Dellamorte Dellamore 2, aka Cemetery Man 2: A Sequel to an Unsequelized Film That I Never Thought Would Get a Sequel

Coming from BD, which came from a Fangoria article: Michele Soavi has a sequel to his classic Dellamorte Dellamore, aka Cemetery Man, on his mind! This could be interesting if for no other reason than Soavi has been out of the game for a while.

I'm a huge fan of the original (as I'm sure you've noticed its place in my top 10 horror films of all time), as well as the Dylan Dog comics the films draws inspiration from. (Really, I'm dying to see the Brandon Routh-starring Dylan Dog that still hasn't gotten a proper US release. The trailer looks great and Routh was amazing in SPVTW and as Superman) Hopefully this happens and the film picks up with a much older, way more burnt-out Rupert Everett back for the title role. Likewise, the one-of-a-kind François Hadji-Lazaro needs to return as Gnaghi. He owns the role.

If you've never seen it find a copy of Cemetery Man now. Yeah, it's out of print but I still see the occasional copy of the Anchor Baby DVD laying around at local retailers.

Surely One for the "He Will Be Missed By Me" File of 2011: Gerry Rafferty, April 16, 1947 – January 4, 2011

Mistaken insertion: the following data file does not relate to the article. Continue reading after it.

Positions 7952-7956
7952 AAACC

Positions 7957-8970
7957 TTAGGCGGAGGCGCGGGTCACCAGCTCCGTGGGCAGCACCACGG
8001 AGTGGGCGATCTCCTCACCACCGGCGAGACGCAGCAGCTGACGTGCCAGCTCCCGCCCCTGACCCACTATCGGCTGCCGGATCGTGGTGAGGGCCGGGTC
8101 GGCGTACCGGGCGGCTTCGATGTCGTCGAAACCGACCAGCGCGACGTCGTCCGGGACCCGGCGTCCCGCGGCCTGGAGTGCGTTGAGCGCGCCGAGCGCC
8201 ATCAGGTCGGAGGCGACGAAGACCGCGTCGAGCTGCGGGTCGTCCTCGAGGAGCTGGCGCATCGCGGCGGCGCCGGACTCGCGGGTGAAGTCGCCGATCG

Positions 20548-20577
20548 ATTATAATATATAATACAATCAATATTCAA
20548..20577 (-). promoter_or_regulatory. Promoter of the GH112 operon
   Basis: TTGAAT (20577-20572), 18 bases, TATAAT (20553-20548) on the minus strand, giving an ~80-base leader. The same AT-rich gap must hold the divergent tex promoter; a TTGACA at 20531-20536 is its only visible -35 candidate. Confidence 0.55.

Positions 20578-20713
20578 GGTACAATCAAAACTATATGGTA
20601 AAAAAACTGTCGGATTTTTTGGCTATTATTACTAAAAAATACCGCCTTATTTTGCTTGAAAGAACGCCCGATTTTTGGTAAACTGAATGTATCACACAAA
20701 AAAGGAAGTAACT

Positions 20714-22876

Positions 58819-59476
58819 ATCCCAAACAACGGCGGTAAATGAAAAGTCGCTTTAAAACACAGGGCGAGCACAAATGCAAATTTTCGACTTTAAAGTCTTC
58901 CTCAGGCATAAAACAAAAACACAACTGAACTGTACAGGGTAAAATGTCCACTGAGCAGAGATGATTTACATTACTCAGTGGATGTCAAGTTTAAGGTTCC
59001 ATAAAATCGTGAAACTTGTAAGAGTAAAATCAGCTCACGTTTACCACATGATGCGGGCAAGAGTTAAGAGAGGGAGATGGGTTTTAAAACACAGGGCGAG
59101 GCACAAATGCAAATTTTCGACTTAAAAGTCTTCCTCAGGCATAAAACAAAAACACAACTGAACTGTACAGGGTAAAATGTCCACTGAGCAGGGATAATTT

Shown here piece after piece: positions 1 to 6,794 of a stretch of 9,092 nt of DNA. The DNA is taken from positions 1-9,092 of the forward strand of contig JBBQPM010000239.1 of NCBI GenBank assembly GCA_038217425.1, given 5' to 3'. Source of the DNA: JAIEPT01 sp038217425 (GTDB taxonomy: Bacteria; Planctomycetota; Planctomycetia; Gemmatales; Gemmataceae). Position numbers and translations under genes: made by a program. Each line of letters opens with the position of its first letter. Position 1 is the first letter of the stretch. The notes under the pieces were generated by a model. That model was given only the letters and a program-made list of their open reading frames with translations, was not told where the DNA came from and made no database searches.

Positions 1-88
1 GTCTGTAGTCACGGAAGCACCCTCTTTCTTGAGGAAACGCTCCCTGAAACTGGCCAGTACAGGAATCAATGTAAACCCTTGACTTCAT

God, it's been too long between posts. I need to get my shit together. It's quite sad that the last thing I left you with was a U2 song. Shit.

In the midst of all the other stuff that's been going on I haven't had the mind or wherewithal to mention the passing of one of my favorite songwriters, the one and only Gerry Rafferty. Many people probably just went "Huh? Who?". His passing didn't get much press. Many people know his hits, but many don't the name of the man who created them.

Much like some Harry Nilsson and Captain Beefheart, two of my previously mentioned faves, Rafferty had a very shaky personal life and psyche that kept him from maintaining the kind of presence in the spotlight that guarantees "legendary" status. He couldn't handle live shows. That's gonna put a crimp in anybody's legacy, especially when they're doing songs like Gerry's. But man, could he write a song.